- - Monday, January 23, 2012


Pakistan rejects U.S. claim of self-defense in airstrikes

ISLAMABAD — Pakistan’s army on Monday formally rejected a U.S. claim that U.S. airstrikes that killed 24 Pakistani troops last year were justified as self-defense, a stance that could complicate efforts to repair the troubled but vital relationship between the two countries.

In a detailed report, the Pakistani army says its troops did not trigger the Nov. 26 incident at two posts along the Afghan border by firing at American and Afghan forces, as the U.S. has alleged.

Pakistan’s army said its troops shot at suspected militants who were nowhere near coalition troops.

“Trying to affix partial responsibility of the incident on Pakistan is, therefore, unjustified and unacceptable,” says the report, which was issued in response to the U.S. investigation that concluded at the end of December.

Washington expressed condolences for the deaths of the Pakistani soldiers but said U.S. troops acted “with appropriate force” in self-defense because they thought they were being attacked by Taliban insurgents.


2 more bodies found in capsized cruise ship

ROME — Salvage experts can begin pumping fuel from a capsized cruise ship as early as Tuesday to avert a possible environmental catastrophe and the ship is stable enough that search efforts for the missing can continue, Italian officials said.

The decision to carry out both operations in tandem was made after instrument readings determined that the Costa Concordia was not at risk of sliding into deeper waters, Franco Gabrielli, chief of the national civil protection agency, told reporters Monday.

“The ship is stable. … There is no problem or danger that it is about to drop onto much lower seabed,” Mr. Gabrielli said on the island of Giglio.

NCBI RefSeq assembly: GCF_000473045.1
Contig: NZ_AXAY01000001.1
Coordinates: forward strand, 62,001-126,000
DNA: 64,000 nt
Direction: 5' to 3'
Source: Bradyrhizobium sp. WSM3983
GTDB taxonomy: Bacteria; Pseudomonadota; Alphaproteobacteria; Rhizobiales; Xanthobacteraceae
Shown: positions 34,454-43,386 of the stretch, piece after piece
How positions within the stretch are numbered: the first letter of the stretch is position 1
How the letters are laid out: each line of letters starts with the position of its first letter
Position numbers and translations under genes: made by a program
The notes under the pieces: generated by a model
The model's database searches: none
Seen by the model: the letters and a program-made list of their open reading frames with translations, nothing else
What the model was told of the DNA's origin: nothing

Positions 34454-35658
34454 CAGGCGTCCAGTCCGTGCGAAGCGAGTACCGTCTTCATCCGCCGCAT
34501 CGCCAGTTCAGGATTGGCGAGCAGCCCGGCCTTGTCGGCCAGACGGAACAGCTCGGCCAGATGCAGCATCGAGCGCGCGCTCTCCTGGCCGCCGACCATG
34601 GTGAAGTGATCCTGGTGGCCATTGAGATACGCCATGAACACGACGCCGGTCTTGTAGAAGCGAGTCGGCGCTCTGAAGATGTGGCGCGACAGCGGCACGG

The Concordia rammed a reef Jan. 13 on the tiny Tuscan island and capsized a few hours later just outside Giglio’s port as it was carrying 4,200 passengers and crew on a Mediterranean cruise.

Taking advantage of calm seas, divers on Monday found the bodies of two women near the ship’s Internet cafe, raising to 15 the number of confirmed dead.


Tibetan activist groups say troops shot protesters

BEIJING — Overseas Tibetan activist groups said security forces fired on Tibetan protesters in southwest China on Monday, killing at least one and injuring others.

As many as several thousand Tibetans in Ganzi prefecture of Sichuan province marched Monday to government offices where security forces opened fire, the Free Tibet group said in an email.

The London-based group said a 49-year-old Tibetan man was killed and as many as 30 others were wounded.

The claims about Monday’s protest could not be independently verified.


Death toll rises to 184 in attacks by Islamist extremists

KANO — Attacks by Islamist extremists in the northern city of Kano on Friday killed 184 people, including more than two dozen police officers, police said Monday, adding that hundreds of bombs have been found.

“The statistics available to the police indicate that 29 policemen, three [intelligence] officers, two immigration officers and a total of 150 civilians have so far been killed by the extremists,” Police Commissioner Ibrahim Idris said.


20 Maori heads returned to New Zealand by museums

PARIS — Preparing the biggest homecoming yet of its kind, authorities in New Zealand on Monday received 20 ancestral heads of Maori ethnic people once held in several French museums as a cultural curiosity.

French Culture Minister Frederic Mitterrand and New Zealand’s ambassador presided over a solemn ceremony at Quai Branly museum in Paris, where the heads were encased in a box - the largest single handover of Maori heads to be repatriated, the New Zealand Embassy said.

Since 2003, the South Pacific country has embarked on an ambitious program of collecting Maori heads and skeletal remains from museums around the world. The program has run into significant obstacles.

France long resisted handing over such cultural artifacts, but a law passed in 2010 paved the way for the return of the Maori heads. They were obtained as long ago as the 19th century, and one as recently as 1999.

Some Maori heads, with intricate tattoos, traditionally were kept as trophies from tribal warfare. But once Westerners began offering prized goods in exchange for them, men were in danger of being killed simply for their tattoos, French museum officials have said.

From wire dispatches and staff reports

Copyright © 2018 The Washington Times, LLC. Click here for reprint permission.

The Washington Times Comment Policy

The Washington Times is switching its third-party commenting system from Disqus to Spot.IM. You will need to either create an account with Spot.im or if you wish to use your Disqus account look under the Conversation for the link "Have a Disqus Account?". Please read our Comment Policy before commenting.


Click to Read More and View Comments

Click to Hide